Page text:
Acutally, the full title is “What Benefits Will You Receive? What Dividends Will Accrue, and What Return Will You Get on Your Investments When You Give Tzedakah?”
There is a wonderful story from Talmudic literature that answers this question most eloquently beyond The Big Four, namely: (1) Financially, if you give to a tax-exempt organization, you get a tax deduction; (2) psychologically, you feel good; (3) spiritually, you have a sense of meaning in your life, and (4) physically, you are invigorated.
The story goes as follows:
In the 1st century of the Common Era, there was a Jewish kingdom in a place called Adiabene in what is presently modern-day Iraq. King Munbaz II, son of Queen Helena and Munbaz I, did a most curious thing — he emptied the royal treasury and used the money for the benefit of his subjects who were in need.
According to one version (Bava Batra 11a), a calamitous drought had devastated his kingdom. Another text (Jerusalem Talmud, Pe’ah 1: 1) doesn’t record any specific stimulus, which would imply that King Munbaz had reached the stark realization that his subjects normally had enormous pressing needs. Whichever account you study, you can certainly understand that his relatives were not at all pleased with what he did. Here is their exchange with the king:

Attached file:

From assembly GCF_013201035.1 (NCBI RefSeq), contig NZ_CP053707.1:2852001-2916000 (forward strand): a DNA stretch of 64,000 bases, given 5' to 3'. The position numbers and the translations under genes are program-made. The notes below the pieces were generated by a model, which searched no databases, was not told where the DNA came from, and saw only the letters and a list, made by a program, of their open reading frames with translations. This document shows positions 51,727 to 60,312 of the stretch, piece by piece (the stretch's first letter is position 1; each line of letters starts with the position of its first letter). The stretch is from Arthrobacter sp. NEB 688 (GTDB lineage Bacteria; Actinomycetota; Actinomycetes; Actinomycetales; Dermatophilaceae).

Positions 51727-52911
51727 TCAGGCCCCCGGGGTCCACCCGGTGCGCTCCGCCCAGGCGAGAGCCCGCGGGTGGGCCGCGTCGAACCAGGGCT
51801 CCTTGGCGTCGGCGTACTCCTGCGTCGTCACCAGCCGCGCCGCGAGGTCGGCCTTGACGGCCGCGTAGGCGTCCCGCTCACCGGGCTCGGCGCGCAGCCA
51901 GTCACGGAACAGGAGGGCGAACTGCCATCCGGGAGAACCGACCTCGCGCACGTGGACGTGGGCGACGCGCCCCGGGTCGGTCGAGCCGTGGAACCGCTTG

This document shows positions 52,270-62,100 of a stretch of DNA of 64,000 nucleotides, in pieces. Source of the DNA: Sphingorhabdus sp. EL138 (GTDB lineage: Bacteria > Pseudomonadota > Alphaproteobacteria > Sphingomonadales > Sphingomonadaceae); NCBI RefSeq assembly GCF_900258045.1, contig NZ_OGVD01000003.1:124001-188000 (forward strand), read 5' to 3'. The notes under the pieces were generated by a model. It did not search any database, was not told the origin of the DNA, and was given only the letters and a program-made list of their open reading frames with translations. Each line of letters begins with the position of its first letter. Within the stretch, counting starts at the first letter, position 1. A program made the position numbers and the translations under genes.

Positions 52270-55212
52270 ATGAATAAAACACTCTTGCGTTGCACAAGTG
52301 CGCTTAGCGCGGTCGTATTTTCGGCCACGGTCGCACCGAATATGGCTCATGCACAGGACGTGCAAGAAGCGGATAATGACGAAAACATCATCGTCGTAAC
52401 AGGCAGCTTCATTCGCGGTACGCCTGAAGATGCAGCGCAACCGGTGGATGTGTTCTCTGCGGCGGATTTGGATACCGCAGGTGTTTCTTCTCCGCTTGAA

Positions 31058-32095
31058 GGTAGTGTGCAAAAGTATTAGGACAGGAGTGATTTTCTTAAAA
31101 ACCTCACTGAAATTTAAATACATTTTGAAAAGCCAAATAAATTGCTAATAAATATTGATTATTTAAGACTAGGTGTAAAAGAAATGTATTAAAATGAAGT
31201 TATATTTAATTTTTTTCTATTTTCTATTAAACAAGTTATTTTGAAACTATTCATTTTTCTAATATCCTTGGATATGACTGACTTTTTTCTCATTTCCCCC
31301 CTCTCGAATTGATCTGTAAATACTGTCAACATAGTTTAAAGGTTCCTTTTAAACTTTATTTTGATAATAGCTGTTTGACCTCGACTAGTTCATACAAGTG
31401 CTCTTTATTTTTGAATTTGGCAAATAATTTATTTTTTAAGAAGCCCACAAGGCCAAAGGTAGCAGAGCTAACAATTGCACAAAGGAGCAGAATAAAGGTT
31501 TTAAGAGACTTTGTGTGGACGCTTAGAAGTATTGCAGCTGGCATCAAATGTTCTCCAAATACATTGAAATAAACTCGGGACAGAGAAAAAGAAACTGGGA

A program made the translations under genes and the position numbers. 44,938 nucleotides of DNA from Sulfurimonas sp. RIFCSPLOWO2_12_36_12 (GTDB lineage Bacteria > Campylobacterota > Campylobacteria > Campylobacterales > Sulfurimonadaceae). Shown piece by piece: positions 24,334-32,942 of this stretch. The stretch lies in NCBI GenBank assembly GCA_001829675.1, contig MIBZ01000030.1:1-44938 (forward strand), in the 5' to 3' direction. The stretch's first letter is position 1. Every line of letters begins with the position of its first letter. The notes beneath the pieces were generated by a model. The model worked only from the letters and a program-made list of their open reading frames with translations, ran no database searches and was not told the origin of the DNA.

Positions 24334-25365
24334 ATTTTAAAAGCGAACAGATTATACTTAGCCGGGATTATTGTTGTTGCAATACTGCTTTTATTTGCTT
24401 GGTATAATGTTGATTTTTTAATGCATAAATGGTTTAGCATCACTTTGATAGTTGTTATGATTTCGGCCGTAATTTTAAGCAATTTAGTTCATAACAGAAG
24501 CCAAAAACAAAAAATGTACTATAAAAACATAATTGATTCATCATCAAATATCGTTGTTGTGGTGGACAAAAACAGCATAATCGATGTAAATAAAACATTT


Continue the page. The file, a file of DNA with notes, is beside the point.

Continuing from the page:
His relatives sent him a message, saying, “The generation before you accumulated even greater treasures than their ancestors. Now see what you have done! You have wasted both your own wealth and that of your ancestors!”
King Munbaz replied, “I have outdone them all.
“My ancestors accumulated earthly things; I have gathered things for Heaven….
“My ancestors saved money that did not pay dividends; my money is paying dividends….
“My ancestors stored things that could be stolen; mine can’t be stolen….
“My ancestors amassed money; I have collected souls….
“My ancestors hoarded things that wound up in the possession of other people; what I have done will always be mine….
“My ancestors held on to things for this world; what I have is being held in The Next World.”
Jewish tradition does not allow for giving away more than 20% of your income except in extreme and clearly-defined circumstances, one of them being that wealthy people may give away more. I suspect that the usual “maximum 20% rule” applies to us “regular people” and that somewhere, somehow, Munbaz had additional funds to provide for his own needs. However you choose to explain that aspect of the tale, Munbaz’s answers are eloquent, beautiful, and profound. They express the true benefits and dividends of giving Tzedakah.